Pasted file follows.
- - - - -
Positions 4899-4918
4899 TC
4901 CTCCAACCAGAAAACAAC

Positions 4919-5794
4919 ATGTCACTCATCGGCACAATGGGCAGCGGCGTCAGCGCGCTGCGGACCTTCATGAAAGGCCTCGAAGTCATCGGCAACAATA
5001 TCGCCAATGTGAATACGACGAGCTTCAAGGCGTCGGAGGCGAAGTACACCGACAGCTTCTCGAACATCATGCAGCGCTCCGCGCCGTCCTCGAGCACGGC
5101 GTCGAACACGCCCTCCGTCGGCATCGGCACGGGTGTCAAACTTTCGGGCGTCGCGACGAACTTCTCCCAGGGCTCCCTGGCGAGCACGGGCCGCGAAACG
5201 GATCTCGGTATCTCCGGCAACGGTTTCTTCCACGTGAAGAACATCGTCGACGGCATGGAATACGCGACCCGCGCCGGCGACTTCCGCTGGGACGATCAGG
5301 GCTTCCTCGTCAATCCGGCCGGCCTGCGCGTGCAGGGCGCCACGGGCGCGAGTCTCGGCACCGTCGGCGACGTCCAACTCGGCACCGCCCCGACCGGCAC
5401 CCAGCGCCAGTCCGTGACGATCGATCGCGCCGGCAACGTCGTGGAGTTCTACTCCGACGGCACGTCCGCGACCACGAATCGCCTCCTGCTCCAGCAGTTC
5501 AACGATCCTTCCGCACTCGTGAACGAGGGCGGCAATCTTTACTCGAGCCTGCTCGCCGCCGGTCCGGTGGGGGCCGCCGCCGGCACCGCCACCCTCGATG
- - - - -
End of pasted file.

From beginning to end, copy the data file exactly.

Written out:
Positions 4899-4918
4899 TC
4901 CTCCAACCAGAAAACAAC

Positions 4919-5794
4919 ATGTCACTCATCGGCACAATGGGCAGCGGCGTCAGCGCGCTGCGGACCTTCATGAAAGGCCTCGAAGTCATCGGCAACAATA
5001 TCGCCAATGTGAATACGACGAGCTTCAAGGCGTCGGAGGCGAAGTACACCGACAGCTTCTCGAACATCATGCAGCGCTCCGCGCCGTCCTCGAGCACGGC
5101 GTCGAACACGCCCTCCGTCGGCATCGGCACGGGTGTCAAACTTTCGGGCGTCGCGACGAACTTCTCCCAGGGCTCCCTGGCGAGCACGGGCCGCGAAACG
5201 GATCTCGGTATCTCCGGCAACGGTTTCTTCCACGTGAAGAACATCGTCGACGGCATGGAATACGCGACCCGCGCCGGCGACTTCCGCTGGGACGATCAGG
5301 GCTTCCTCGTCAATCCGGCCGGCCTGCGCGTGCAGGGCGCCACGGGCGCGAGTCTCGGCACCGTCGGCGACGTCCAACTCGGCACCGCCCCGACCGGCAC
5401 CCAGCGCCAGTCCGTGACGATCGATCGCGCCGGCAACGTCGTGGAGTTCTACTCCGACGGCACGTCCGCGACCACGAATCGCCTCCTGCTCCAGCAGTTC
5501 AACGATCCTTCCGCACTCGTGAACGAGGGCGGCAATCTTTACTCGAGCCTGCTCGCCGCCGGTCCGGTGGGGGCCGCCGCCGGCACCGCCACCCTCGATG